So what I now think is this, as a first guess. Gombrèn was in Oliba Cabreta’s territory by now, so it had to be before him that this case was heard, or at least it would be best if it were. I still don’t understand what Fredeburga, about whose connections we know little, was up to that Oliba’s court was apparently packed with Barcelona nobles (and we certainly don’t have to assume there was no-one else there; the panels for these things are chosen for relevance and can be subsets of the court9), but apparently she’d brought people with her. Ervigi accordingly wrote this document up first, leaving out the names of those taking the oath because it doesn’t seem to have been clear who they would be, and the witnesses because they would need to follow the list of those swearing.
Once it was finally agreed who was taking the oath, and perhaps even once it had been taken, he added them in, two or three fewer than he’d allowed for, in bigger letters to try and fill the gap (I’m pretty sure that is the same hand, all the letter forms look the same as the smaller script to me) and finished the document by adding the witnesses’ names, letting the clerics and one or two who at least don’t say they’re clerics write their own in a few places. Among them however was the man in charge of the men from Gombrèn, Miró (as ever one of about a dozen otherwise-unknown Miros involved), and at this point Ervigi seems to have realised that as well as not initially naming the oath-takers, he’d never explained who they were. So that information was squeezed into the signature he wrote for Miró (perhaps at the same time he realised he’d also missed out a boundary clause and added it between lines seven and eight). Also, there seems to have been some doubt about whether a record botched this badly would be legal, because another signature added at this point is the one at the middle of the penultimate line, ‘S+ bonutius cl[ericu]s doctusqu[e] lege qui ha[s] conditione[s] roboraui’, ‘signed Bonnuç, cleric and learned in law, who have confirmed this oath’. Except that that still looks like Ervigi’s hand to me so I wonder how learned this cleric was, in fact, that he didn’t sign himself. Anyway, there’s almost no other instance of a specifically legal approval like that from this era, and I think it’s significant.
Finally, and perhaps shamefacedly, Ervigi signed off at the very bottom, admitting to, ‘rasas ac emendatas atq[ue] sup[er]positas in u[e]r[s]o III· & uiii· ac nono ac…’ and I can’t even read it, ‘erasures and corrections and superscripts in the third line and the eighth and the ninth and…’ Poor sod. No backspace on parchment.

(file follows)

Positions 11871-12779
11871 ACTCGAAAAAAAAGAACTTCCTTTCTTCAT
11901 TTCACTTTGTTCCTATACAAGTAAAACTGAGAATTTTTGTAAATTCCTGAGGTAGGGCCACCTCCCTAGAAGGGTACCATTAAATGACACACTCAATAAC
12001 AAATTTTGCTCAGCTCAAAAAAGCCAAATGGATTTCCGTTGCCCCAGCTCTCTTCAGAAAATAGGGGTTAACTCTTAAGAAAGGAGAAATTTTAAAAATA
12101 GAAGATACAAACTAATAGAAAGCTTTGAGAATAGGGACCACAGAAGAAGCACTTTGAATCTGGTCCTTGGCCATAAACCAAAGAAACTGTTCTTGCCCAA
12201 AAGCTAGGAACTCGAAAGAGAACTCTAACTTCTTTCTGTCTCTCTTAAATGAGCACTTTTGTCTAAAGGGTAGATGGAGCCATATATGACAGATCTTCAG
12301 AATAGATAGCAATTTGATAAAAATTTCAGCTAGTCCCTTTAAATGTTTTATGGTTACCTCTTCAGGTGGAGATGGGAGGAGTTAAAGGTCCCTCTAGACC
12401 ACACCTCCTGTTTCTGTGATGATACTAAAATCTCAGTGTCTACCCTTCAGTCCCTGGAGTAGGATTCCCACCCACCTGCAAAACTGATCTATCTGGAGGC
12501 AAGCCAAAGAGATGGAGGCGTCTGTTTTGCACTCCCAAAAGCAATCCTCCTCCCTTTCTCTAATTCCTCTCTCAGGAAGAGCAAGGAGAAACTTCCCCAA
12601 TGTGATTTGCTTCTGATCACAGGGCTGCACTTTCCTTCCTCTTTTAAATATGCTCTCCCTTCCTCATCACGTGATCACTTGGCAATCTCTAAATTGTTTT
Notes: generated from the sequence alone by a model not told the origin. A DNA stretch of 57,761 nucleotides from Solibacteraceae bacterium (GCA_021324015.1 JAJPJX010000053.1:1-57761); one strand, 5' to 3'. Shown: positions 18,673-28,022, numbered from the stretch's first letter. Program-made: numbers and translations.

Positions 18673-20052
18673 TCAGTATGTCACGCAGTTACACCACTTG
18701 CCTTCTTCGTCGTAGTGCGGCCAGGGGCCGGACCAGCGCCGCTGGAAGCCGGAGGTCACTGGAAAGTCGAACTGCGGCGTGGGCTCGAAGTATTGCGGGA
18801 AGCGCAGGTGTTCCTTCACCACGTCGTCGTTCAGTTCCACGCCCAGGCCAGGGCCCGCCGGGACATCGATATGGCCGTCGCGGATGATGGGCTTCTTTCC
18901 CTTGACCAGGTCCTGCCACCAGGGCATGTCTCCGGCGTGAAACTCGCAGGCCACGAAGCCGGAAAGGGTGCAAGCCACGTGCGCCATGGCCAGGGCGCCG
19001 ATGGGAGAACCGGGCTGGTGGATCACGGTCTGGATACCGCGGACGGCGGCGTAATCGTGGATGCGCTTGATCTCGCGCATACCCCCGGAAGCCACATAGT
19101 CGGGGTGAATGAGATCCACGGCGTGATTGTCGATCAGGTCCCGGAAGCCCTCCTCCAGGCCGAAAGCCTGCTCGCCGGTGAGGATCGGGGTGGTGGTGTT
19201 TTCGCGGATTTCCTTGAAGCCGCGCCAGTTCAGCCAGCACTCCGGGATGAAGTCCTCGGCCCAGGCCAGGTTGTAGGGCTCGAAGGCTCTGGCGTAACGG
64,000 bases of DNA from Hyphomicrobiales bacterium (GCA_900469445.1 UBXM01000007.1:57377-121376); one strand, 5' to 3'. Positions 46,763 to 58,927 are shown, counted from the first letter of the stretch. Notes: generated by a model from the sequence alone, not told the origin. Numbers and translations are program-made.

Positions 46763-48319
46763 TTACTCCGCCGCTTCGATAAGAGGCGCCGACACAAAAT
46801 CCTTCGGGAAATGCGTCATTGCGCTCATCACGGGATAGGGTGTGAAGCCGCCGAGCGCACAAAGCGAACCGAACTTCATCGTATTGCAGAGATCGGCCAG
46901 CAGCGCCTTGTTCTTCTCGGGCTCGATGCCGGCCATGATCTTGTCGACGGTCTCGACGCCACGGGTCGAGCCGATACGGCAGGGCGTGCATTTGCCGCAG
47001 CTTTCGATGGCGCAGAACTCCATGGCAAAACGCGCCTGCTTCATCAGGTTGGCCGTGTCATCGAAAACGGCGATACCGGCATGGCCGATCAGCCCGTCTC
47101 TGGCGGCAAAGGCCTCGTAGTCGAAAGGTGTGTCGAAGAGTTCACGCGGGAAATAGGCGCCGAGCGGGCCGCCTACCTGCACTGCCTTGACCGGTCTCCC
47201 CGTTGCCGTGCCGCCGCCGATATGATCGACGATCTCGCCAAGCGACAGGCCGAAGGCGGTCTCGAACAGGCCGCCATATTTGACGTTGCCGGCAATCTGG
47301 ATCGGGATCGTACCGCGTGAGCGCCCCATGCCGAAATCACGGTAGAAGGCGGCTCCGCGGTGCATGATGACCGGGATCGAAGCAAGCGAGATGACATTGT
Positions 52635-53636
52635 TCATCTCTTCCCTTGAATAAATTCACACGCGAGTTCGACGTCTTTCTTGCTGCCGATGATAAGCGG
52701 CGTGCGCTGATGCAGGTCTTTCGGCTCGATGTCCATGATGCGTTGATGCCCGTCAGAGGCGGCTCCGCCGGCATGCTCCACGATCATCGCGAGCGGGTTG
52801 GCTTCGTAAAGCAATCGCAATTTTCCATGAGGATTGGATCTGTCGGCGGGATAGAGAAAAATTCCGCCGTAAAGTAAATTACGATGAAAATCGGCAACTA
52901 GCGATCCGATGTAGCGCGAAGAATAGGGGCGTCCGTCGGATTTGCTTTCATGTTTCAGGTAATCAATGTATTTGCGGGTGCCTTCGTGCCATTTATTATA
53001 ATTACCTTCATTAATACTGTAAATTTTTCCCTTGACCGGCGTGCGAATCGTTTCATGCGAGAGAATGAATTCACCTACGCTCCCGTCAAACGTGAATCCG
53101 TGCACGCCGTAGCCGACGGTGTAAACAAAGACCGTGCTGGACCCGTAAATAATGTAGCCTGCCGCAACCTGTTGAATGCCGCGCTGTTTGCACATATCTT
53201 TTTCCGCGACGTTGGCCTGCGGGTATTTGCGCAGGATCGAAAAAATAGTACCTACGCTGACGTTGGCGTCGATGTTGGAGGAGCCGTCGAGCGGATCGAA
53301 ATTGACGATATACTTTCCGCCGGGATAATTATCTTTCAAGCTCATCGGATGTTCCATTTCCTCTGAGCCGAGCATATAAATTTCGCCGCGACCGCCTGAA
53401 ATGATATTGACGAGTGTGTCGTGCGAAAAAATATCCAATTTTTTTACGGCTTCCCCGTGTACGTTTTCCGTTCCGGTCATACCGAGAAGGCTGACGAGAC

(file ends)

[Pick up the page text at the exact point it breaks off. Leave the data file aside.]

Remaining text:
Sant Pere de Montgrony with the old castle's rock behind it
So it is an odd occasion. Fredeburga may not have known that what she was contending wasn’t true, that depends when the interpolations to Emma’s documents were made, but she may have had trouble sorting out the oath-swearers because of dissent on the matter. She also seems to have had trouble getting Oliba’s own following to pay attention, and Borrell may have been behind the panel who did attend, intending to unsettle his elder cousin. There’s many lurking pieces of politics behind this hearing that may explain its oddity. But the main reason it looks dodgy is no malicious or fraudulent purpose, but that the problems getting people to swear seem to have led the unfortunate scribe to make a complete hash of it. Never attribute to malice what can be satisfactorily explained by incompetence, eh?
(Edit: now cross-posted to Cliopatria.)
1. Joan Ferrer i Godoy (ed.), Diplomatari del monestir de Sant Joan de les Abadesses (995-1273) (Barcelona 2009).
2. Federico Udina Martorell, El Archivo Condal de Barcelona en los siglos IX-X: estudio crítico de sus fondos, Consejo Superior de Investigaciones Científicas: Escuela de Estudios Medievales, Textos XVIII, Publicaciones de la Sección de Barcelona no. 15 (Madrid 1951), ap. II, docs A-D.
3. Udina, Archivo Condal, ap. II D, now edited from the original as Ramon Ordeig i Mata (ed.), Catalunya Carolíngia IV: els comtats d’Osona i de Manresa, Memòries de la Secció històrico-arqueològica LIII (Barcelona 1999), 3 vols, doc. no. 1526. On Fredeburga see Esteve Albert, Les Abadesses de Sant Joan, Episodis de la història 69 (Barcelona 1968).
4. Mogrony: J. Jarrett, “Power over Past and Future: Abbess Emma and the nunnery of Sant Joan de les Abadesses” in Early Medieval Europe Vol. 12 (Oxford 2003), pp. 229-258 at pp. 235-241; the hearing is edited in Udina, Archivo Condal, doc. no. 38 or Ordeig, Catalunya Carolíngia IV doc. no. 119; the former has palæographical notes par excellence but the latter has the correct date… Discussion, Jarrett, “Power over Past and Future”, pp. 241-248.
5. The Latin makes clear that the origin of the modern placename is ‘Gomesindo morto’, ‘dead Gomesèn’, whoever he may have been. For a suggestion, see J. Jarrett, “Pathways of Power in late-Carolingian Catalonia”, unpublished Ph. D. thesis (University of London 2005), p. 141 & n. 268.
6. For judges in general and Ervigi Marc in particular, see Jeffrey A. Bowman, Shifting Landmarks: Property, Proof, and Dispute in Catalonia around the Year 1000, Conjunctions of Religion and Power in the Medieval Past (Ithaca 2004), pp. 81-99.
7. Jarrett, “Pathways of Power”, p. 249 n. 155.
8. Ibid., pp. 229-230.
9. For example C. Devic & J. Vaissete, Histoire Générale de Languedoc avec les Notes et les Pièces Justificatives. Édition accompagnée de dissertations et actes nouvelles, contenant le recueil des inscriptions de la province antiques et du moyen âge, des planches, des cartes géographiques et des vues des monuments, rev. E. Mabille, E. Barry, E. Roschach & A. Molinier & ed. M. E. Dulaurier, Vol. V (Toulouse 1875, repr. Osnabrück 1973), Preuves: Chartes et Documents nos 193 & 194, are two hearings from the same day and town by the same judge, but the witnesses differ per case.